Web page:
They say the stock market climbs a wall of worry. A lot of sophisticated investors are modeling for risks up ahead, ranging from a long coronavirus siege to even worse economic news.
But Bank of America Securities has three more risks that aren’t getting much, if any attention—and are entirely plausible. To the unit’s research chief, Jared Woodard, and his team, these “are surprises that could have big impacts on the markets.”
And why not? This century has already hit us with two massive surprises: a housing boom that poisoned the entire world financial system and almost destroyed it, and a pandemic that has disrupted how people live, killed hundreds of thousands, and upended the system yet again.
Here’s what, according to their research note, may knock us off our feet next:
A vaccine conquers the virus, and soon. That would bring back a form of the world we used to know. “Financial assets are not priced for a return to normal,” BofA said. OK, this is a problem we’d all love to have.
Right now, pharma firms from Moderna to Regeneron are feverishly working on vaccines and treatments for COVID-19. Of course, there are the Russians, who are rushing their vaccine into use, to the dismay of many medical experts who fear it hasn’t been adequately tested for safety and effectiveness.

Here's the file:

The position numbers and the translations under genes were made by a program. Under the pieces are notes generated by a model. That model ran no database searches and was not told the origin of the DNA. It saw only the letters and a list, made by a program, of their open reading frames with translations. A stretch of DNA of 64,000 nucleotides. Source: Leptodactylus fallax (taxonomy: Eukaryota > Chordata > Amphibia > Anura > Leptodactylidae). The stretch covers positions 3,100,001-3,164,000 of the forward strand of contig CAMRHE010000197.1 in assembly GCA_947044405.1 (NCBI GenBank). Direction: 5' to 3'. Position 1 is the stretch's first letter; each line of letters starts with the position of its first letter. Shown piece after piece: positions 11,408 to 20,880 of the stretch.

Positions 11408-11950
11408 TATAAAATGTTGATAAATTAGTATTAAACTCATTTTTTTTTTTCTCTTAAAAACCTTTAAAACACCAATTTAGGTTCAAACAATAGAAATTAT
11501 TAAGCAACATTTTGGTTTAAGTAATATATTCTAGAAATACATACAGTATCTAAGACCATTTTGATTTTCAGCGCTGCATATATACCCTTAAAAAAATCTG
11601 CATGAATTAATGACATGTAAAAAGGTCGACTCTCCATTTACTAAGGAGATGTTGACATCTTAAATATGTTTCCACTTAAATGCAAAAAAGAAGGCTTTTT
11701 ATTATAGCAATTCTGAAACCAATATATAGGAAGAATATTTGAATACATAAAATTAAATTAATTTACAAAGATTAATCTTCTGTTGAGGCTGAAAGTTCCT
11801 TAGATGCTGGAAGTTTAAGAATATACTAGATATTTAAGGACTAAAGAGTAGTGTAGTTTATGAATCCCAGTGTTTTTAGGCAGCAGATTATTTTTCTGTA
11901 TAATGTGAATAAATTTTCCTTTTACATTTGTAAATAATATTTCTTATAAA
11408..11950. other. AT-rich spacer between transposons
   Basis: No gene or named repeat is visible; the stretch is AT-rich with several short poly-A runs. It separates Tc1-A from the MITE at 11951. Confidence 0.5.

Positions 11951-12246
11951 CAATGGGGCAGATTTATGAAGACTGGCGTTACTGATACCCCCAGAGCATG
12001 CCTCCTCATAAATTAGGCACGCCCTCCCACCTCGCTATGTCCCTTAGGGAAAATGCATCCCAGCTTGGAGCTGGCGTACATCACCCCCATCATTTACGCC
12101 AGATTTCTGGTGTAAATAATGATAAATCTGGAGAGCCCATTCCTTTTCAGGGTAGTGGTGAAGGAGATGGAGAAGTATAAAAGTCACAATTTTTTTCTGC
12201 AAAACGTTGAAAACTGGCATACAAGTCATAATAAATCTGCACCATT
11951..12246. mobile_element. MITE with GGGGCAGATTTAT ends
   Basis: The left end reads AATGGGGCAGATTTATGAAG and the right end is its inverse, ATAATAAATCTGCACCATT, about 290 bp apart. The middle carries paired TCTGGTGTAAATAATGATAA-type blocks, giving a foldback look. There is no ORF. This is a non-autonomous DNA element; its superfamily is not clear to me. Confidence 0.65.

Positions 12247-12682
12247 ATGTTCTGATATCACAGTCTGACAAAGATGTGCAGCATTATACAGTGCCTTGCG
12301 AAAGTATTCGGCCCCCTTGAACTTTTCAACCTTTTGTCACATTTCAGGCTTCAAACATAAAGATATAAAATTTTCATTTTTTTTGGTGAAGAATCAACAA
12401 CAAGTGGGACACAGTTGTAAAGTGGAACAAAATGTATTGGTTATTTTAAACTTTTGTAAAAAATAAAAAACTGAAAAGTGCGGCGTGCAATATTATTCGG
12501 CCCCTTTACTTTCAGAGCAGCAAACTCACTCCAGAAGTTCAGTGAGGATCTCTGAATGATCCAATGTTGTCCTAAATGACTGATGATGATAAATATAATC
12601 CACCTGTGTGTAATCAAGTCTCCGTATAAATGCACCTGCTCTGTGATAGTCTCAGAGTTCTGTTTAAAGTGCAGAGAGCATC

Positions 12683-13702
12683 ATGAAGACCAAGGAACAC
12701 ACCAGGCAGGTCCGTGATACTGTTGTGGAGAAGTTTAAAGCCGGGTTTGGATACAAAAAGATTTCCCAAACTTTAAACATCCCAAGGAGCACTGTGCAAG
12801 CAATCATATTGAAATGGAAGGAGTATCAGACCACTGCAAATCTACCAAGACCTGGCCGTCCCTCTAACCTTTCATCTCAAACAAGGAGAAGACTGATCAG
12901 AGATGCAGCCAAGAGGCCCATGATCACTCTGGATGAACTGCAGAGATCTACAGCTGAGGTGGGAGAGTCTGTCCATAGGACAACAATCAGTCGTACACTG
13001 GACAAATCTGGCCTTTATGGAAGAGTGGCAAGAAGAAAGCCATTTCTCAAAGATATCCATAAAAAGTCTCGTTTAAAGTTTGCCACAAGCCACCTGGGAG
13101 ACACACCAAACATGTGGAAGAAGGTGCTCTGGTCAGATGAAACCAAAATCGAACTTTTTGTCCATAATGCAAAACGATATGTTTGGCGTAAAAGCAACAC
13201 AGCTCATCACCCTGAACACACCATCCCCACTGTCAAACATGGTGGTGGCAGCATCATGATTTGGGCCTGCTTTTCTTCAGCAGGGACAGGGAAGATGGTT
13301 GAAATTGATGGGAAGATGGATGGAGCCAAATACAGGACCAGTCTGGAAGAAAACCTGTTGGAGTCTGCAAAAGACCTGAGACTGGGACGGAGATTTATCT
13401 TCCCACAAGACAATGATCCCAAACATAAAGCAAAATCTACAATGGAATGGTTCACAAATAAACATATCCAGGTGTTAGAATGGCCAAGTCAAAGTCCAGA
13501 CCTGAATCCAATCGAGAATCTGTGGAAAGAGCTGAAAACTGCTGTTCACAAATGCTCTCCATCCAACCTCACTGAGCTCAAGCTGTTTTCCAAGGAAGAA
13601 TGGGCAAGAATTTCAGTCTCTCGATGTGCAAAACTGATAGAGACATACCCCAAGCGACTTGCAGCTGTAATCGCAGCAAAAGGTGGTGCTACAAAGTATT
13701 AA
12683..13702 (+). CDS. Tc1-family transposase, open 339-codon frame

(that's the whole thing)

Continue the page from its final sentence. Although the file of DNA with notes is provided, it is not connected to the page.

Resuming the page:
What would this all mean for investors? Surely, it would boost the market even higher. Asset allocation would shift, too. To the BofA research folks, “the risk worth considering is that an early vaccine could spark a significant tactical rotation out of deflationary defensives and into cyclical sectors.”
Election stalemate leads to House-selected president. Today, talk abounds about how the election might end up contested in the courts amid recounts, a true nightmare. How might it end up if no candidate got the needed 270 electoral votes?
According to the Constitution, the House would select the winner, with the stipulation that each state’s delegation gets one vote. So California, with 53 House members would count as much as Montana, with one. Result: Donald Trump would likely get re-elected. You think partisanship in Washington is bad now? The market will not like that kind of environment.
No new stimulus gets passed. A lot of federal rescue programs, enacted in the spring, are expiring. The extra $600 in unemployment benefits is now history. And the two sides of the debate—the GOP-run Senate and the Democrat-controlled House—are in a stalemate. As we pass Labor Day and the election season heats up, getting anything done on Capitol Hill will be unlikely. This will bring a lot of financial pain to many American households, and will no doubt be a bad influence on the economy. Not to mention stocks.
As BofA put the matter, “Only a market correction would wake policymakers from their dogmatic slumber. While others are hedging the election, consider preparing for a Q3 buying opportunity.”